Adrenal medulla





The adrenal medulla is located at the center of the adrenal gland, being surrounded by the adrenal cortex.



It is the innermost part of the adrenal gland, consisting of chromaffin cells that secrete catecholamines.



The catecholamines include:  epinephrine, norepinephrine, and a small amount of dopamine, in response to stimulation by sympathetic preganglionic neurons.



The adrenal medulla cells grouped around blood vessels are intimately connected with the sympathetic division of the autonomic nervous system (ANS). 



Adrenal medullary cells are modified postganglionic neurons, and preganglionic autonomic nerve fibers lead to them directly from the central nervous system. 



The adrenal medulla therefore affects energy availability, heart rate, and basal metabolic rate. 



The adrenal medulla may receive input from higher-order cognitive centers in the prefrontal cortex as well as the sensory and motor cortices, suggesting the relationship to  psychosomatic illnesses.



Chromaffin cells are derived from the embryonic neural crest.



Chromaffin cells are modified postganglionic sympathetic neurons of the autonomic nervous system.



Chromaffin cells have lost their axons and dendrites, and receive innervation from corresponding preganglionic fibers. 



Chromaffin cells cluster around capillaries where they release norepinephrine and epinephrine into the blood.



The adrenal medulla is considered a modified ganglion of the sympathetic nervous system, and rather than releasing a neurotransmitter, the cells of the adrenal medulla secrete hormones.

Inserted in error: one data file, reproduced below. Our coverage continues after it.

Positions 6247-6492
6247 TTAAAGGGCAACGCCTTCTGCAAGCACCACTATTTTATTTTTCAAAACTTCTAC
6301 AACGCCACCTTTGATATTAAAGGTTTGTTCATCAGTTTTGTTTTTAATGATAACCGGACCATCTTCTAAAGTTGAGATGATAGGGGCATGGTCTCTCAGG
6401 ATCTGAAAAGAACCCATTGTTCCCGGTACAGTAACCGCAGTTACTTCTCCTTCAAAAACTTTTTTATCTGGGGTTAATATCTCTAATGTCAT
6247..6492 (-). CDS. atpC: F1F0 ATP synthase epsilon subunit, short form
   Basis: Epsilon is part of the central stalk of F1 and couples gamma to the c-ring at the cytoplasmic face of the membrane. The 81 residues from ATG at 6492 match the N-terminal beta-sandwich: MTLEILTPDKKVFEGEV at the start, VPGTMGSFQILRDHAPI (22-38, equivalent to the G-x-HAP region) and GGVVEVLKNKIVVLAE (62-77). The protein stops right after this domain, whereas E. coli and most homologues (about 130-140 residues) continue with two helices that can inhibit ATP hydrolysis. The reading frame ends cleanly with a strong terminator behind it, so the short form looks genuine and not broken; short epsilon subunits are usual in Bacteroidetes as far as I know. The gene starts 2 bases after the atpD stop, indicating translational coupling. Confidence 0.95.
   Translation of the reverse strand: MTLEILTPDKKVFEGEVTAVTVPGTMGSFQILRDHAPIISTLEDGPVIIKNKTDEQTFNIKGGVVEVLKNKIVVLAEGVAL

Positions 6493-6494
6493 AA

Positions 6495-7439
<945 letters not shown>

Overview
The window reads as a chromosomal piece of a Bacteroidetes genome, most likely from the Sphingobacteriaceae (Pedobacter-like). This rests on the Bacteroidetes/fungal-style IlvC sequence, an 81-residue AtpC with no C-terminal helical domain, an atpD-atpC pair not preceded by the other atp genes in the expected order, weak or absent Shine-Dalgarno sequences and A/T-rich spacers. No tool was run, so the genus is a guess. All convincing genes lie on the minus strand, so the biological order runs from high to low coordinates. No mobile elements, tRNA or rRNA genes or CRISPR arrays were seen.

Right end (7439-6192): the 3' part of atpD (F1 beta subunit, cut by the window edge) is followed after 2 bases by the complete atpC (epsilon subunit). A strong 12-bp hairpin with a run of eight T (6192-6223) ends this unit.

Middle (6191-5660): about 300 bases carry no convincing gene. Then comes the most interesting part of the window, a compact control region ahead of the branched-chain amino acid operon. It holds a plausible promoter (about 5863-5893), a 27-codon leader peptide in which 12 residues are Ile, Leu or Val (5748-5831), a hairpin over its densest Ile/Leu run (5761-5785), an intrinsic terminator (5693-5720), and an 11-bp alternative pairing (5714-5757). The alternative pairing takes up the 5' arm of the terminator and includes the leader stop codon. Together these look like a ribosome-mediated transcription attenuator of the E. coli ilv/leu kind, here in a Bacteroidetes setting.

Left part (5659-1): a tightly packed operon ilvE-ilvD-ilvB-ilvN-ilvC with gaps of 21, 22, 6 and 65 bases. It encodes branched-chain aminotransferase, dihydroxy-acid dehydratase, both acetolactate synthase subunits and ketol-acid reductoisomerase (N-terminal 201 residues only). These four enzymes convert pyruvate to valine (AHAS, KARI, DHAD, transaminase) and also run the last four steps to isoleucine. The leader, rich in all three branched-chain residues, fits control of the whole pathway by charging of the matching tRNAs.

The adrenal medulla is the principal site of the conversion of the amino acid tyrosine into the catecholamines; epinephrine, norepinephrine, and dopamine.



The adrenal medulla is the principal site of the conversion of the amino acid tyrosine into the catecholamines; epinephrine, norepinephrine, and dopamine.



The autonomic nervous system’s 


sympathetic division, directly  controls the chromaffin cells.



The hormone secretion from the adrenal medulla can occur quickly.



When confronted with stress, exercise, or imminent danger the adrenal medulla chromaffin cells release the catecholamines adrenaline and noradrenaline into the blood. 



The adrenal medulla released catecholamine hormones 


are composed of  about 85% epinephrine  and 15% noradrenaline.



Catecholamine release is stimulated by nerve impulses, and receptors for catecholamines are widely distributed throughout the body.



Catecholamine effects of adrenaline and noradrenaline include:  increased heart rate and blood pressure, blood vessel constriction in the skin and gastrointestinal tract, smooth muscle bronchiole and capillary dilation, increased metabolism, all of which are characteristic of the fight-or-flight response.



The most common catecholamine-secreting tumor of the adrenal medulla is the pheochromocytoma.



A neuroblastoma, is a neuroendocrine tumor of any neural crest tissue of the sympathetic nervous system.



A ganglioneuroma, is a tumor in the nerve cells of the peripheral nervous system.



The adrenal medulla may be poorly formed or absent in cases of an absent adrenal gland. 



In dopamine beta hydroxylase deficiency, the entire body cannot efficiently produce epinephrine and norepinephrine from dopamine,  resulting  in severe dysautonomia: results  in autonomous nervous system failure which requires epinephrine and norepinephrine as neurotransmitters.


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